Direct, bilateral talks are the only means for the realization of a two-state solution. A Palestinian unilateral declaration of independence (UDI) will represent a Palestinian rejection of direct negotiations with the State of Israel, and will not bring about a resolution of the Palestinian-Israeli conflict nor satisfy Palestinian nationalist aspirations.
Indeed, unilateral action by the Palestinians will effectively end the Israeli-Palestinian peace process. It would violate signed agreements with Israel, in particular the 1995 Interim Agreement which states that “Neither side shall initiate or take any step that will change the status of the West Bank and the Gaza Strip pending the outcome of the Permanent Status negotiations.” It should be noted that the United States, the European Union, Russia, Egypt and Norway are signatories to this agreement.
In addition, the negotiated land-for-peace framework has been accepted by the international community since the passage of U.N. Security Council Resolution 242 in 1967. Since the 1990’s, Israel and the Palestinians have actively engaged in direct negotiation based on reaching an agreement based on land-for-peace. This aggressive unilateral action will violate the letter and spirit of this internationally-embraced fundamental principle.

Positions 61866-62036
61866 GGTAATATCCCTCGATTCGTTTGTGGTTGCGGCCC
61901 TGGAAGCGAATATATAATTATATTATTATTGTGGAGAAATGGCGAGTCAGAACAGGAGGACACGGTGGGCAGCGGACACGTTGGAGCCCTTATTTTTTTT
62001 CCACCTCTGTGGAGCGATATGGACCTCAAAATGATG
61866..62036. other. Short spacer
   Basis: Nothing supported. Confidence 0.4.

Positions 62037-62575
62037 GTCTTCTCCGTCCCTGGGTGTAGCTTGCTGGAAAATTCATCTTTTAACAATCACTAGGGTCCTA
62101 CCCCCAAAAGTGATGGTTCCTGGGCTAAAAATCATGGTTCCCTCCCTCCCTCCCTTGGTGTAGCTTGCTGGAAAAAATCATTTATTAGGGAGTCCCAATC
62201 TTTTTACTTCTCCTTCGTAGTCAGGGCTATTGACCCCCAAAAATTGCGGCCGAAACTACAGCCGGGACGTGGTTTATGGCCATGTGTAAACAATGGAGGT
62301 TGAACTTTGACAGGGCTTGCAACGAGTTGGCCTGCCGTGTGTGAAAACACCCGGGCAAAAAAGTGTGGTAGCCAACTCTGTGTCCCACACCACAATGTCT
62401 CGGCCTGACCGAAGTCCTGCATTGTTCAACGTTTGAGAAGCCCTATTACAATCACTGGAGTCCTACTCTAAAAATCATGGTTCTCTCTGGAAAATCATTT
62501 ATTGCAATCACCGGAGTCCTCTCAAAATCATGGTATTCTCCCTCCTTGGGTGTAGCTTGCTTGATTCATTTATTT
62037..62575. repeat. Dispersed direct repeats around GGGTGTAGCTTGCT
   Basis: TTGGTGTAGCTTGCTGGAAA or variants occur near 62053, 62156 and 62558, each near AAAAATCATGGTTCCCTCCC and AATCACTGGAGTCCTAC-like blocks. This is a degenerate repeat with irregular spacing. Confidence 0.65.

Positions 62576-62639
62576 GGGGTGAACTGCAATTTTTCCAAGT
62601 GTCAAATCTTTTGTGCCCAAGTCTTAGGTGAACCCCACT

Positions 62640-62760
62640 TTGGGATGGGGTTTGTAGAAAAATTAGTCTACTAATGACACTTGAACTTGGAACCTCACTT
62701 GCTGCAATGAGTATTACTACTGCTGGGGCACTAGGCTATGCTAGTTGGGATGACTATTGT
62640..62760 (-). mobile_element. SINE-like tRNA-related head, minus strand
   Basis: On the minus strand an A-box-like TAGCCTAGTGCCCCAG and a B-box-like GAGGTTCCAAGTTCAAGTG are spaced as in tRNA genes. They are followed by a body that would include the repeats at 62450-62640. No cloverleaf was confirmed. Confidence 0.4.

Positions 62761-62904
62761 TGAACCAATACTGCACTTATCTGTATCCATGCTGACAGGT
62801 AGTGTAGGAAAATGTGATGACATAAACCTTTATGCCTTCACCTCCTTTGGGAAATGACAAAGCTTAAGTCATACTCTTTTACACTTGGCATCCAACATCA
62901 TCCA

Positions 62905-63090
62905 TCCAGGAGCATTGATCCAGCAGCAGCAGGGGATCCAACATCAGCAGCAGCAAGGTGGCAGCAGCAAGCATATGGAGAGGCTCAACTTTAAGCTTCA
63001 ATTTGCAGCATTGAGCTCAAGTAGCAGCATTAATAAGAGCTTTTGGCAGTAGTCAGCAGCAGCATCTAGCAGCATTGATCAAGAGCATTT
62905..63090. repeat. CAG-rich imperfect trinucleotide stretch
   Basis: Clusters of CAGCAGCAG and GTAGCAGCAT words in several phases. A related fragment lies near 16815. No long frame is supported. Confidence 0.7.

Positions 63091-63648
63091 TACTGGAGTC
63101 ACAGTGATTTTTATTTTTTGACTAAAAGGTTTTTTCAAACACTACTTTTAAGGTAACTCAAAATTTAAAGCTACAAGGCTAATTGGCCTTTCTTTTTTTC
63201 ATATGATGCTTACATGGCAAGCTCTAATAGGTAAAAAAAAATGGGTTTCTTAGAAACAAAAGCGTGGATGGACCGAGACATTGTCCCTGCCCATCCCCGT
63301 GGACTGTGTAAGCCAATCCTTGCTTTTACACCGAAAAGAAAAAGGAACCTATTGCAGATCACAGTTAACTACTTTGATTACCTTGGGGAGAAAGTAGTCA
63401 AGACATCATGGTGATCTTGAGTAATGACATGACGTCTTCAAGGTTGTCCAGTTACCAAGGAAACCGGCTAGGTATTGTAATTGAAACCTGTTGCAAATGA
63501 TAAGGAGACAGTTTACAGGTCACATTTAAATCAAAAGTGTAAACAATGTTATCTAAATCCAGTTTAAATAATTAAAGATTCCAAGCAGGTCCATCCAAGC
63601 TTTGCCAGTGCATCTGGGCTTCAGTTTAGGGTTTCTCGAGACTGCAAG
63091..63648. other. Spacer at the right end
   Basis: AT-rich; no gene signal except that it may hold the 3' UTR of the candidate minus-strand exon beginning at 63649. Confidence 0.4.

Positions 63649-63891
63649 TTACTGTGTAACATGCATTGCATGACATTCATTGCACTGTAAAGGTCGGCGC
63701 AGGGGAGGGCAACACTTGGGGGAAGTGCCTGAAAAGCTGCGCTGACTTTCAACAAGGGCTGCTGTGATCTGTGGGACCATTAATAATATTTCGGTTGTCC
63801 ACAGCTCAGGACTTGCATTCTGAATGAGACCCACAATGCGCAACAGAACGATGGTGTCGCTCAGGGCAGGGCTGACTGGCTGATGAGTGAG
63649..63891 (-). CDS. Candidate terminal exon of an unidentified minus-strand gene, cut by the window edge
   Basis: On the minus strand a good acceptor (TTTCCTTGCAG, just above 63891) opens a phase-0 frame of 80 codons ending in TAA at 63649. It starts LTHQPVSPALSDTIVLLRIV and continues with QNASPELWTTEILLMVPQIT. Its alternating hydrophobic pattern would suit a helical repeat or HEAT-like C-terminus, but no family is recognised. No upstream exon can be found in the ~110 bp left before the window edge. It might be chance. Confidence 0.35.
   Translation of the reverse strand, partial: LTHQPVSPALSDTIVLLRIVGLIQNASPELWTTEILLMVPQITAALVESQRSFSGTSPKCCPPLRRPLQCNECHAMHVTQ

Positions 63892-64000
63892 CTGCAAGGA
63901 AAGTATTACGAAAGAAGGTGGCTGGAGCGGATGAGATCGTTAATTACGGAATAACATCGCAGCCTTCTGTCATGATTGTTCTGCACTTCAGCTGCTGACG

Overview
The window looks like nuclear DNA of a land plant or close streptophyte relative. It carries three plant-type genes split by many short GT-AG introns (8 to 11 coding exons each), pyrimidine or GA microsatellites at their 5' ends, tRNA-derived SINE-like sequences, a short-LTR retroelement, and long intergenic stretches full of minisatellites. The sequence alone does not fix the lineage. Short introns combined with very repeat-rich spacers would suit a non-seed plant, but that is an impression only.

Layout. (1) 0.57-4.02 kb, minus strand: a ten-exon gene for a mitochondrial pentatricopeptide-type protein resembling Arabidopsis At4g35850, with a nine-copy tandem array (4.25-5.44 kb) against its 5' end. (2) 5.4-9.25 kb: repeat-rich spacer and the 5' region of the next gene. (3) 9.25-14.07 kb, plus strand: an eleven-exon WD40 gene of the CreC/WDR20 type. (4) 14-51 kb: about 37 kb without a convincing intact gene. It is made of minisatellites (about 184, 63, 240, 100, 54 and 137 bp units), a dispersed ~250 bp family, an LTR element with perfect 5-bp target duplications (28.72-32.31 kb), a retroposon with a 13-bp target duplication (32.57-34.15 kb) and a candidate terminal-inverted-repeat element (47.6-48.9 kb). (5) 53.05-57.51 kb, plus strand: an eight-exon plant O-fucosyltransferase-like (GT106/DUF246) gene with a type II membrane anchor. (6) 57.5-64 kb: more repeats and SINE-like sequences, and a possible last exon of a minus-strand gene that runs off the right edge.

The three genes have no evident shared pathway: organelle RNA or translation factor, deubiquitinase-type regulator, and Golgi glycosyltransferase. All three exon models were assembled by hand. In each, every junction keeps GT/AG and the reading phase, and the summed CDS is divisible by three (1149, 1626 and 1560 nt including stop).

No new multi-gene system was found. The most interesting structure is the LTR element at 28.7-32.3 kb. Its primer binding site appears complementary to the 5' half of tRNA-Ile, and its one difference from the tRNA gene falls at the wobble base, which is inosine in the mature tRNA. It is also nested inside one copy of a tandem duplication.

Finally, a UDI will not provide Palestinians with a viable and sovereign state, and it will fail to meet the expectations of average Palestinians. At best, a UDI will create a Palestinian state with non-contiguous borders on less than 40% of the territory of the West Bank (what might happen in Gaza remains to be seen). No provisions will be in place for Palestinian access to water, electricity, the road network and telecommunications which are managed by and in Israel. Moreover, core issues in the Israeli-Palestinian conflict will remain unresolved and festering, including final borders, refugees and Jerusalem. Such a makeshift and ill-functioning state could foster widespread dissatisfaction and frustration among Palestinians.
A UDI will create a Palestinian state born in confrontation, not cooperation, with the State of Israel. Israel will have no choice but to view this entity with (at the very least) suspicion and wariness. Given the atmosphere of non-cooperation, it is unrealistic to assume that negotiations on outstanding issues, such as final borders, refugees, Jerusalem and settlements, can easily be resumed following a unilateral declaration of statehood, and a new era of hostility will likely begin.